Many of us are required to use our own car for work related travel, besides driving to and from work each day.
So what types of car travel are deductible for income tax purposes?
The most common scenario would be that once you have arrived at your regular work place, you then have to head back out to visit clients/customers. Sales representatives and real estate agents are typical for this category.
You could also claim for car travel if you are delivering goods or collecting supplies, if you travel from your first employer to a second employer or drive to a seminar or conference directly from work.
Another category would be if you perform itinerant work, meaning you travel from one job site to the next to the next etc. This would be typical for tradies and would include carrying bulky equipment that you cannot leave at work or at a job site, either as a self employed person or a trades employee.
How do I calculate the allowable deductions?
From 1 July 2015 the ATO has simplified the way we can claim for car expenses, there are now only 2 methods you can choose from:
1) Cents per Kilometre method
Under this method you simply calculate the number work work related (eligible for deduction) travelled kms, then apply the statutory 66 cents per km rate. This will give you the $ amount you can claim.
Things to note are that you can only claim a maximum of 5000 km per financial year per car, you don't need written evidence however you need to be able to show how you have calculated the work related kilometres, for example through diary records.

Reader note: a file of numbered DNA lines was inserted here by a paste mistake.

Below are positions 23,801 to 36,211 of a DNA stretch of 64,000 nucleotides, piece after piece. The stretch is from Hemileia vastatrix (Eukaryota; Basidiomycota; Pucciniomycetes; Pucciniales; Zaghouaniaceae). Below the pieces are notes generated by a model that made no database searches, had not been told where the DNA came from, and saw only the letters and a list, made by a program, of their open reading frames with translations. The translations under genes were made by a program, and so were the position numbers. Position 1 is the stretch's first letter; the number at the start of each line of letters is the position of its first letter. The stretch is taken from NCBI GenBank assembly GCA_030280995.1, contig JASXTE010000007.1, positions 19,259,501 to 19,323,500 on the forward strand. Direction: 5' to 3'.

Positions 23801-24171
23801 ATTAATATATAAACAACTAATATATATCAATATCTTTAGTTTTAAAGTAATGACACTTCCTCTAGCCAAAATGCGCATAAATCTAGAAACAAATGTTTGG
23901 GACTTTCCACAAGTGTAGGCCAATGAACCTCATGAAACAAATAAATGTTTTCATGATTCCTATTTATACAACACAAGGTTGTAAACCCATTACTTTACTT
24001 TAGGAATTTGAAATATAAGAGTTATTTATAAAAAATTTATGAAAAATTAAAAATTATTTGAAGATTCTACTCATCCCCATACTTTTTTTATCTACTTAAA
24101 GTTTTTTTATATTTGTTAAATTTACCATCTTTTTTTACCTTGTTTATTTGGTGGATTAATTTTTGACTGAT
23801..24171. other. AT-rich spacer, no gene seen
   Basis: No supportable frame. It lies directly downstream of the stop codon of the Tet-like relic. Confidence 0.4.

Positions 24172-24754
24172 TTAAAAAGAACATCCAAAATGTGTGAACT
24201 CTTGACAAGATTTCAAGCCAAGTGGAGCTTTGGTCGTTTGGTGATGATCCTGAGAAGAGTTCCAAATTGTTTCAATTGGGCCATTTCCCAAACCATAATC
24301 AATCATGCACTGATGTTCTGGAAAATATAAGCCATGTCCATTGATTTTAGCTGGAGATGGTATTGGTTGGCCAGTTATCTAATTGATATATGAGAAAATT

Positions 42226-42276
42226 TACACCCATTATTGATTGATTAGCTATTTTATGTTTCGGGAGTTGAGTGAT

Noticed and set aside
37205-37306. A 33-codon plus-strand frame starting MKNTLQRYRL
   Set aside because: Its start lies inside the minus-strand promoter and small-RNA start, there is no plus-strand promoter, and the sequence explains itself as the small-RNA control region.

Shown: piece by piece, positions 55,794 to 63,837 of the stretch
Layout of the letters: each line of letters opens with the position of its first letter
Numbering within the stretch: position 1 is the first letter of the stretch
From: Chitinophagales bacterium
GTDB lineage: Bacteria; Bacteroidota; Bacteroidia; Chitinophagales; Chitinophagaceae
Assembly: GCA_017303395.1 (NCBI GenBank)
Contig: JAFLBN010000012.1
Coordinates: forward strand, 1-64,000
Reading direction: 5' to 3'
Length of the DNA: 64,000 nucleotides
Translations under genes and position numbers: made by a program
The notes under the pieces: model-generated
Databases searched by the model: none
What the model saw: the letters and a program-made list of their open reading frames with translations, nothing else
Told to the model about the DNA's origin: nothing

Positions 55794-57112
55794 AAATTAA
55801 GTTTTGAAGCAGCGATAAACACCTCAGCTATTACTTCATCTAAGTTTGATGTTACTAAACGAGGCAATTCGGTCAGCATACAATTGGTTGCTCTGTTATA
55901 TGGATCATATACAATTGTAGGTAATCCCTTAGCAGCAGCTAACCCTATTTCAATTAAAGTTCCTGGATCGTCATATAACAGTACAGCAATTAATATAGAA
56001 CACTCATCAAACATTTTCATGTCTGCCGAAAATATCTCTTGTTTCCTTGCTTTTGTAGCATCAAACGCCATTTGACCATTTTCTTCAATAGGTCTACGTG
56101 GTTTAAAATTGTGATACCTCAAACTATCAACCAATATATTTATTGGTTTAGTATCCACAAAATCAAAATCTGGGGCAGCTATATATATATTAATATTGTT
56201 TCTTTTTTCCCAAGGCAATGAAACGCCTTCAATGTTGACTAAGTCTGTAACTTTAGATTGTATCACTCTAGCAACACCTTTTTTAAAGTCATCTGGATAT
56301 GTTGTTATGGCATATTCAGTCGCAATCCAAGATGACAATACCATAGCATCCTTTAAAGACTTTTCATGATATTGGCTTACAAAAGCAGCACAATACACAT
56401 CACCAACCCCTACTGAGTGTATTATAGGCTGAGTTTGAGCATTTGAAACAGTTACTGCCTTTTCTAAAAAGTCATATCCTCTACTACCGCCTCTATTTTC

2) Logbook method
For many employees and sole traders who travel in excess of 5000 work kilometres per year, this is the most effective way of claiming your motor vehicle expenses, particularly if you are in receipt of a car allowance as part of your salary.
To be able to claim using this method, you need to keep a log book for a minimum continuous period of 12 weeks. Making sure you record the starting kms as per your odometer reading, record all work related trips, as well as the km reading at the end of the period. This will enable you to calculate the so called "business/work use percentage".
This percentage is then applied to all eligible expenses, including running costs such as fuel, insurance, registration, repairs & maintenance, as well as decline in value and interest on finance.
In addition to the logbook you will need written evidence for all expenses.
Please note that if you are using a car owned by someone else, ie not registered in your name, you may still be able to claim some expenses, but these would fall under the category of D2 - Travel expenses.
If you would like to find out more on how you can maximize your motor vehicle claim, call or email us today!